Thursday, February 12, 2009

Baseball is us, ain't it?

Good question, Matt. How to fix major league baseball. Hmmmm…. I’m interested in what the readers will have to say. Until they weigh in, allow a stab at it from this keyboard…

Start by fixing little league baseball. Two observations here – Old men who want to take a little batting practice (ok, a lot of batting practice) in mid-July have absolutely no competition for any field in town. They never, absolutely never, run into a gang of kids playing scrub or Indian ball or even just playing catch. Once in a while a father coaches his son on one of the available fields. It is sad to see – or not to see. Empty ballfields are everywhere.

The only real competition for fields is Big League Little League.

Big League Little League looks like a lot of work and not much fun. Every teaching tool in the Baseball Express catalogue is employed on the field. Harried kids run from station to station imitating Tom Emanski’s rotational swing. The stakes look pretty high.

As kids, the old men played from breakfast to dinner with no supervision. They got fifty at-bats a day, played thirty innings, peered over shoulders at Playboy centerfolds, drank a lot of Nehi Orange, shouted dibs on which major leaguer they wanted to be that day, and fell head over heels in love with the game, and a Playboy bunny or two.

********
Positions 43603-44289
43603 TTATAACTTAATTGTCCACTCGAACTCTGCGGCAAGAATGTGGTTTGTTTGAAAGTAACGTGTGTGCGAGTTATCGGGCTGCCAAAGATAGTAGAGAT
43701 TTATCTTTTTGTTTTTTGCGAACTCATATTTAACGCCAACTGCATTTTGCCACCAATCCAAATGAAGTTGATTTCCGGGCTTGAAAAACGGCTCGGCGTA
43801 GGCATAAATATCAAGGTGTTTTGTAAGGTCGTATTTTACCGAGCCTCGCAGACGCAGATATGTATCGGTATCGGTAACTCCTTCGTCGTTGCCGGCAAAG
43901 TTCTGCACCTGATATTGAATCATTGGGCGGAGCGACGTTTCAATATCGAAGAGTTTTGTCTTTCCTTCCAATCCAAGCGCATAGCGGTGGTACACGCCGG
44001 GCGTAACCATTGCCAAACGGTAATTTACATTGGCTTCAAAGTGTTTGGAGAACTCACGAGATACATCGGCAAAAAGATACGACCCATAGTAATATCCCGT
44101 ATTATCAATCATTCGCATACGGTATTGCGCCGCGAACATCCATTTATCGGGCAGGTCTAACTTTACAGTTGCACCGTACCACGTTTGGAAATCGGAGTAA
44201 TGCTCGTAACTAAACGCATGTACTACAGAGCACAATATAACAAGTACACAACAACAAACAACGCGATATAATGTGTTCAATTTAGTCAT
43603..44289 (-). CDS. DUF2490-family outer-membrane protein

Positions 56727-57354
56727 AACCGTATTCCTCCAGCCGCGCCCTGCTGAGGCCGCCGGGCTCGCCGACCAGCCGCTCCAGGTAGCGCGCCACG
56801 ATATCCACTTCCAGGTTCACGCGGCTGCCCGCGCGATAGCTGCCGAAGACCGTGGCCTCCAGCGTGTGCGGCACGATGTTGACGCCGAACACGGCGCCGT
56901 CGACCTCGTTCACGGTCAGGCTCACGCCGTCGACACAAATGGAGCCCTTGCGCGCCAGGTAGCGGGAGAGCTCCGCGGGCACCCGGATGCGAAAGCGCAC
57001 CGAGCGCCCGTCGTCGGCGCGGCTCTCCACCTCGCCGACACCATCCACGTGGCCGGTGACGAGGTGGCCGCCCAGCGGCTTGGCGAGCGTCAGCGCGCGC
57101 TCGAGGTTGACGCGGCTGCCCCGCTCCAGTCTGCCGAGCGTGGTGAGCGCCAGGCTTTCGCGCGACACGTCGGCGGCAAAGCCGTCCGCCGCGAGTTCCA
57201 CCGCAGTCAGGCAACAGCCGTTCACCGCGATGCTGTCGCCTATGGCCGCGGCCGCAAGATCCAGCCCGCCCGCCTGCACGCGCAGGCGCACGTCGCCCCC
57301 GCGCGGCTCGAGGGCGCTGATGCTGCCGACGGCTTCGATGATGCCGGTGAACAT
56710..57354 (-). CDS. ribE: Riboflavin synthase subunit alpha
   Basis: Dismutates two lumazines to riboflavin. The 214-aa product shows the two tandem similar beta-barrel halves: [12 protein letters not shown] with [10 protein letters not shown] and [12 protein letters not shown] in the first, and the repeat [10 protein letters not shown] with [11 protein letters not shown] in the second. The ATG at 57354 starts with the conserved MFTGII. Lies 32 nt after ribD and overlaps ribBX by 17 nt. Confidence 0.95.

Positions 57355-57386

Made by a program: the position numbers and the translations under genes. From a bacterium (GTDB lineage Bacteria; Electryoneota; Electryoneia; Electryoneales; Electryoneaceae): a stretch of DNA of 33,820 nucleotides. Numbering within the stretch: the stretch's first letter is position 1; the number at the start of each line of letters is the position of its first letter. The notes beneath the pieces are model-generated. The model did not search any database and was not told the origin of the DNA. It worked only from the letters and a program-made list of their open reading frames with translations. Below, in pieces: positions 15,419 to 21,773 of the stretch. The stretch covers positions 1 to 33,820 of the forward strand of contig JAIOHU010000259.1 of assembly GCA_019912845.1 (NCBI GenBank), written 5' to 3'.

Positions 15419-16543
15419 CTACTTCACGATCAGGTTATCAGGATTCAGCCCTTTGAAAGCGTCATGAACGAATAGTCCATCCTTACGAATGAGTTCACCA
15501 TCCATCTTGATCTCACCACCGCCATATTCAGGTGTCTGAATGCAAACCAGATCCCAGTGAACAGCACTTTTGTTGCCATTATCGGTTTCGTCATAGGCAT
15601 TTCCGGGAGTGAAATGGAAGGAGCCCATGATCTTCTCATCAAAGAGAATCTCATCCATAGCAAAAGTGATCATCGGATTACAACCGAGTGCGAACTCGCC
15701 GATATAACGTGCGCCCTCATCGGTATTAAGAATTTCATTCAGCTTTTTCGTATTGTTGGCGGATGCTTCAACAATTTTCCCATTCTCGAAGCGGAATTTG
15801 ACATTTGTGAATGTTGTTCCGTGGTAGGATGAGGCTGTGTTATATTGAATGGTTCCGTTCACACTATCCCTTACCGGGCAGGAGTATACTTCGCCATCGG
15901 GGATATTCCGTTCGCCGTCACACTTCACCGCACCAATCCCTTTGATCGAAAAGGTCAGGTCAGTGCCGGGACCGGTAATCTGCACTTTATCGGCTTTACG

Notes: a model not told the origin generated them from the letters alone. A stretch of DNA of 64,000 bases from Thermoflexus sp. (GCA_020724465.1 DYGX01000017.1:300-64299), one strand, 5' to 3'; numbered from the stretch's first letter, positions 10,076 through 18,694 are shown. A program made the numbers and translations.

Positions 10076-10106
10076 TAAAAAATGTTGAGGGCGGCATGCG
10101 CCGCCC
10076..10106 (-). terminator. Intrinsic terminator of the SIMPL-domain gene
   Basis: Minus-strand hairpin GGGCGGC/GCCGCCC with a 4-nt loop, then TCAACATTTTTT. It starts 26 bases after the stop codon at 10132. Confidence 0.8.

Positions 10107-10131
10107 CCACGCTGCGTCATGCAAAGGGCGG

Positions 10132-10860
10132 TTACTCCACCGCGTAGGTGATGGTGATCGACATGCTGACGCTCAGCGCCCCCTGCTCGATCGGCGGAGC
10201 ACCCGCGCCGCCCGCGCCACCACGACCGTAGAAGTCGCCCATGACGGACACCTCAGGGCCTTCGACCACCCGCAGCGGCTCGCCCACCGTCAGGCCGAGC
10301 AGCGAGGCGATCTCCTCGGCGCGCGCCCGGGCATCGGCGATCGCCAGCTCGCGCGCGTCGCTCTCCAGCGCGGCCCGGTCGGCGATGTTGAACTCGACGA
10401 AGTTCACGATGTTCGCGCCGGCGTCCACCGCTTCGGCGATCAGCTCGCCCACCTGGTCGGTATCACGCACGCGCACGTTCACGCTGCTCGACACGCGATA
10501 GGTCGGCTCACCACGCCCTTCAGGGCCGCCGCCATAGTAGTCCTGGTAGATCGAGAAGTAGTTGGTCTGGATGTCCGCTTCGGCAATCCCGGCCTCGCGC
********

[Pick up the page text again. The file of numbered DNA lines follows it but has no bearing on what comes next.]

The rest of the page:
Some of the college players I meet today are already burned out.

So, start with Big League Little League.

The problem is that baseball has always reflected what was happening in America at the time. Today it reflects a brand of joyless ruthlessness, aggressive acquisitiveness, and nearly complete disdain for either the rules or the idea of fairness. Now, that’s an unhappy mouthful, but it rings true. These are precisely the elements of our current flirtation with economic disaster.

The distinction here is between a person willing to risk drugs just to be able to play the game and a person who was already probably the best athlete the game had ever seen who just wanted, apparently, to actually be worth $245 million -- or more, later -- and by any means necessary. It was clearly about money, greed, and fame. It wasn't about the game. That's where we're at in America and that's where we've been in baseball.

Maybe we can lure my buddy Walk22 to unload on this. Or some of the other deep thinkers we know.

And, maybe Henry will chime in on this later. It would be interesting to get his perspective. The literature of baseball also provides a mirror on American life. Much of the literature pits greed against the game. This theme is not new.


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